Monday, November 26, 2007

Must be the Tryptophan...

This holiday season has, once again, snuck up on me. I spent Thanksgiving Day itself by myself, reading, thinking, mowing the lawn, cleaning the house, watching movies and TV. My family decided to have our celebration on Saturday, so my sister and her family could visit her husband’s family on The Day, and I didn’t mind having Turkey Day all to myself. The weather was gorgeous and sunny, and my lawn, finally green after the October rains, needed a haircut badly.

I spent the other days of the long weekend with friends and family, and (gasp!) cooking, which is never my first choice of activities. I woke up late (for me) each day, leisurely made myself coffee and breakfast, read my books, basked in the sun at the kitchen table, listened to music, talked to my cat. Through the weekend, I noticed my moods ebbing and flowing, from irritation to profound peace. I got bored. I got happy. I got annoyed. I felt like fleeing, and I felt a sense of togetherness and love. What an exhausting mishmash.

Most importantly, I noticed how seriously ambivalent I am about my human relationships, and how genuinely happy I am, at times, by myself. It troubles me, that friends’ phone calls and invitations so often feel like an imposition, even though I know they aren’t meant that way. And that this has been true for as long as I can remember.

I’ve spent a lot of time in my life thinking about why this might be. Is it my feeling of insecurity about my own “okayness”? Is it my lifelong shyness coming out in a new way? Is it fear? Is it depression? And what can I do about it? But this weekend, and for the last month or two, I’ve stopped asking why. I suspect it’s a little bit of everything, but figuring out a reason has stopped being important to me. It’s just how I am.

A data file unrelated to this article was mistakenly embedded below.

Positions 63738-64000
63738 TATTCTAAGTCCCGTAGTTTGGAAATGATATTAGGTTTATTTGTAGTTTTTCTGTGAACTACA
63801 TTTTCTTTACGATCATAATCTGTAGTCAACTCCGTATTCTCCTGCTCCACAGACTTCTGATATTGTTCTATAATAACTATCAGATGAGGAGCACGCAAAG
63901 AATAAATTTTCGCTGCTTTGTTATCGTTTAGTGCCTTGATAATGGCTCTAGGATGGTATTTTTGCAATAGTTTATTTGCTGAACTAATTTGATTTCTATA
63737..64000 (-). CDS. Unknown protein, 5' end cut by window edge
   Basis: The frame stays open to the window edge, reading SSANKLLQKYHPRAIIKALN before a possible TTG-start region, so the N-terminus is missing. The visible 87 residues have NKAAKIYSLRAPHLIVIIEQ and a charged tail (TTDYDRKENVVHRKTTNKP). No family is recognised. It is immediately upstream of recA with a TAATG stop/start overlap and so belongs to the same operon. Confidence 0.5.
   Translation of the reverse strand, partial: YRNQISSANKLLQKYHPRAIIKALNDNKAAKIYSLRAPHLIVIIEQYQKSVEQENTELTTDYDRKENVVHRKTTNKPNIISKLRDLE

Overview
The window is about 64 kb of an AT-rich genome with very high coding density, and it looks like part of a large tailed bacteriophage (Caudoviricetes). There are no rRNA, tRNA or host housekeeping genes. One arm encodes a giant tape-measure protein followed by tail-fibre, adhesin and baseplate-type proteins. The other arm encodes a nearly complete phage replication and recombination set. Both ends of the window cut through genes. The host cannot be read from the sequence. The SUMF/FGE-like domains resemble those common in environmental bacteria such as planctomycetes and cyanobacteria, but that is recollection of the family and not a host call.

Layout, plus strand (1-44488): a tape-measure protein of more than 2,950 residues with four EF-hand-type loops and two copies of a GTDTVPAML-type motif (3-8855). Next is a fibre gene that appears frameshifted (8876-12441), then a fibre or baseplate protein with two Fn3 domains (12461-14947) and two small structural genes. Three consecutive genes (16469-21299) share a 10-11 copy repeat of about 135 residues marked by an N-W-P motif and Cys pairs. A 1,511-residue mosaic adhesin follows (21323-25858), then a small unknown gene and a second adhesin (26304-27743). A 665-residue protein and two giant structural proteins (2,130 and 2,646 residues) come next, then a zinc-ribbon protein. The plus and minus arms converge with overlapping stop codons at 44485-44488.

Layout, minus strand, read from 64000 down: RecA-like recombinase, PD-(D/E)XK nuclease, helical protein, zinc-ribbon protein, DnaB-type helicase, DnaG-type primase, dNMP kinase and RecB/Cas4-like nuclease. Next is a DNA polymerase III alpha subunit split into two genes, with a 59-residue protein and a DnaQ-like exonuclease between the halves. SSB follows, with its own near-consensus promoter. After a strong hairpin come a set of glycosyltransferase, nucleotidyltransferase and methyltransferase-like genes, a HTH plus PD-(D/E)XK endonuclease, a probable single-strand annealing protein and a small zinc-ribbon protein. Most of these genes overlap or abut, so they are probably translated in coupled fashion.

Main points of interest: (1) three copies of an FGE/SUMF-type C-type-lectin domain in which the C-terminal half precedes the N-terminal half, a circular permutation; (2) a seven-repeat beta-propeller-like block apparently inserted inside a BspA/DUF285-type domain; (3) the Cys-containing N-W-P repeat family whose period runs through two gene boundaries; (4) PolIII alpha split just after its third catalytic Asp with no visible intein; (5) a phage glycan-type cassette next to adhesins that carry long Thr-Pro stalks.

I care about my friends and family, and I enjoy their company. I usually look forward to getting together with them. But when it comes down to it, other people confuse me. I don’t know how to respond to them. I’m sensitive to their judgments of me – either explicit or implied – and I get resentful when they judge me. I don’t understand their needs or how to meet them without sacrificing my own, though I do try. I don’t understand why they impose their baggage on me. Other people are a mystery to me, at times fascinating, and at times horrifying. I know I’m one of them, I just don’t always understand them.

At one point this weekend, I reflected on the statement that “Everybody likes to feel needed” and I realized: I don’t. I like to feel wanted, but I don’t like to feel needed, at least not for any length of time past the immediate crisis. When I feel like someone needs me (as in: “You’re the only one who can provide this for me”), it makes me want to escape, like I’m being entangled in a sticky web. That can’t be normal, can it? Other people seem to thrive on being needed. It’s why people get married and have kids, and become psychologists and doctors. But I can’t stand being needed, the same way I hate being needy, and though I think I’m pretty good at being there for people in crisis, most neediness just makes me want to run for the hills.

So, this long weekend, I just watched it all. My feeling of being suspended in some kind of honey-colored fog in a world I don’t understand, where my house is my refuge but also sometimes a prison. I watched my reactions when friends called, sometimes wanting to talk, more often not. I watched my self-talk, as I, sometimes literally, tried to decipher my own reactions and to understand theirs, but still often struggling with the feeling that I just didn’t “get it.” I watched myself feeling by turns anxious and curious about a new friendship developing, wanting to run but doing everything I could to make myself stay and face it.

I wonder if other people feel this way: confused often, resentful sometimes, with a small but powerful underground flow of fear and anxiety bubbling away sight unseen, yet still often confident and aware, and yes, even sometimes content. It’s exhausting and I’m not sure there’s a point to it all (much like this post), but it’s something that’s been stewing in my head for awhile. Maybe a lifetime. How to get along in a world I largely don’t understand, with people who by turns delight me and frustrate me, wondering all the time if I’m doing the right thing, and if someday there will turn out to have been a reason for it all.

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